Subutex and Suboxone are both medications that have been proven to assist individuals in treating their opioid dependence. Both of these drugs have been approved by the Food and Drug Administration as of 2002. Typically, these medications will be prescribed to those who are participating in a medication-assisted treatment (MAT) program, where they take the treatment while also undergoing evidence-based therapies at the same time.
Sometimes an individual only needs to be on Subutex or Suboxone for a few weeks, but sometimes they need to be on it for up to a few years. How long you have to stay on it depends on several factors, such as the history and severity of your opioid addiction, the severity of your symptoms, and any underlying mental health conditions that you may have.
Opioid Addiction and Dependence
Opioid drugs are a specific class of drugs including prescription narcotics as well as non-prescription narcotics, like heroin. Even when they’re prescribed by a medical professional, opioids have a high potential for addiction and dependence. Addiction and dependence are both serious risks associated with opioids, but they’re two different concepts.
Addiction refers to the psychological or mental aspect of the disease. Signs and symptoms of addiction may include compulsive drug use, continued drug use even after experiencing negative consequences, and the drug use appears to be out of control.
Dependence refers to the physical aspect of the disease, occurring when the body goes into shock when you suddenly stop using a drug after continuing regular use for a prolonged period of time. The most common sign or symptom of opioid dependence is withdrawal.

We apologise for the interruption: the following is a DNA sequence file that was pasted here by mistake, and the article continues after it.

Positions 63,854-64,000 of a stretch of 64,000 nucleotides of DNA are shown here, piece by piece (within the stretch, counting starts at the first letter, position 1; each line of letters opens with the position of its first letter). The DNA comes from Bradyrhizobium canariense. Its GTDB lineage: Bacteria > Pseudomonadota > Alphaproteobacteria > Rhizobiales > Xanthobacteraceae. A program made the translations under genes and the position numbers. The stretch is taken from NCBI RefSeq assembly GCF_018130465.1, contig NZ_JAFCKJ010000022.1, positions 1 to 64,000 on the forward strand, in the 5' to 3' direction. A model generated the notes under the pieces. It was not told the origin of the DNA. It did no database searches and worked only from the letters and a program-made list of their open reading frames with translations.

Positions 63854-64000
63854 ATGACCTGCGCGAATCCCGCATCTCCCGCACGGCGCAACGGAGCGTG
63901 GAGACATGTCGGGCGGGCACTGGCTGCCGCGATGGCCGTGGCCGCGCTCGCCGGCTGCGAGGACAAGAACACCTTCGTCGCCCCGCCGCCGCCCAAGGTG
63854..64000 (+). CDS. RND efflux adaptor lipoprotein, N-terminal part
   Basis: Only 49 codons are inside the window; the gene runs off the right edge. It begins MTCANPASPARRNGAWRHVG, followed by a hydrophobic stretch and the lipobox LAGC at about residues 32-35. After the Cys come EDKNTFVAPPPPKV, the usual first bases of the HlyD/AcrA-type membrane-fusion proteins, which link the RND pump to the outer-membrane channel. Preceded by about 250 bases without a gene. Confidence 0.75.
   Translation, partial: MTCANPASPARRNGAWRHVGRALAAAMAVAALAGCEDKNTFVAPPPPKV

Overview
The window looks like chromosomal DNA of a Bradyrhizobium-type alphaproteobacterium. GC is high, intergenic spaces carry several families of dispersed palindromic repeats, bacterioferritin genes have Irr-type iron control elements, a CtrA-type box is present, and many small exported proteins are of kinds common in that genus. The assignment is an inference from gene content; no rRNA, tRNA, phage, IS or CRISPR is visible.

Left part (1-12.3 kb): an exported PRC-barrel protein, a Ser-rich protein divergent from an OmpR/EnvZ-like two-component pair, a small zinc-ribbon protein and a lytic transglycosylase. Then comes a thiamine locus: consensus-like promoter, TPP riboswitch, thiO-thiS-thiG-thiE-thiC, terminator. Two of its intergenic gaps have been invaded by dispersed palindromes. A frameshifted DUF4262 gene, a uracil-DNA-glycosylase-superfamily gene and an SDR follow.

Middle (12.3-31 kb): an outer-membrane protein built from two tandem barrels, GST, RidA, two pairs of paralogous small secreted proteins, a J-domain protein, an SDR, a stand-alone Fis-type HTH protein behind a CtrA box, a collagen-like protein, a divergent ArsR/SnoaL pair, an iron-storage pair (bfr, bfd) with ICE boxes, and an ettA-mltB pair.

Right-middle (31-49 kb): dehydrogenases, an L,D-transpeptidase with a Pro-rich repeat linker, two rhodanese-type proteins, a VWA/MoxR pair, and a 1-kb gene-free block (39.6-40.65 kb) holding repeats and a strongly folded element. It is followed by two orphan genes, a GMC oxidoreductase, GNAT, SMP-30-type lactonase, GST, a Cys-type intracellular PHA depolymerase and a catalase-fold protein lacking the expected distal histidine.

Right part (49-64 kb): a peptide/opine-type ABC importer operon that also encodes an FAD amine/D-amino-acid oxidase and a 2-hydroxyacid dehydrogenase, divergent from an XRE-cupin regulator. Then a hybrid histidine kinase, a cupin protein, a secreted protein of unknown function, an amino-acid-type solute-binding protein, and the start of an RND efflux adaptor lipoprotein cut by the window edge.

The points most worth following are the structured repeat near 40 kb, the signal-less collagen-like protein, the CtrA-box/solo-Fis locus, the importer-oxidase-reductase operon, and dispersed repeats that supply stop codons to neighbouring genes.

Withdrawal: One of the Many Risks of Abuse & Misuse
The severity of withdrawal can range from mild to severe discomfort, depending on several factors, including length of drug use. This is one of the main reasons that people struggle to stop taking opioids. Individuals undergoing withdrawal may experience several symptoms, some of which could include muscle cramps and muscle aches, flu-like symptoms, anxiety, nausea, and vomiting.
Subutex and Suboxone are two examples of opioid medications that may be prescribed to help alleviate or reduce these symptoms. These drugs are often combined with a more conventional drug treatment program. These two substances have both similarities and differences.
Comparing the two
The main difference between these two opioids is that Suboxone is made up of both buprenorphine and naloxone, while Subutex is only made up of buprenorphine. Therefore, the most significant difference between Subutex and Suboxone is the active ingredients that they are made up of. Before the FDA approved these substances to be prescribed to aid in the treatment of opiate addiction, methadone was the primary medication prescribed.
Buprenorphine is a partial opioid agonist, meaning that it still activates the opioid receptors in the brain but to a much lesser extent. Which is why you don’t experience cravings or withdrawal symptoms when you take these medications. Naloxone, found only in suboxone, helps prevent the abuse of buprenorphine by blocking opioid effects if someone attempts to get high by injecting or snorting it.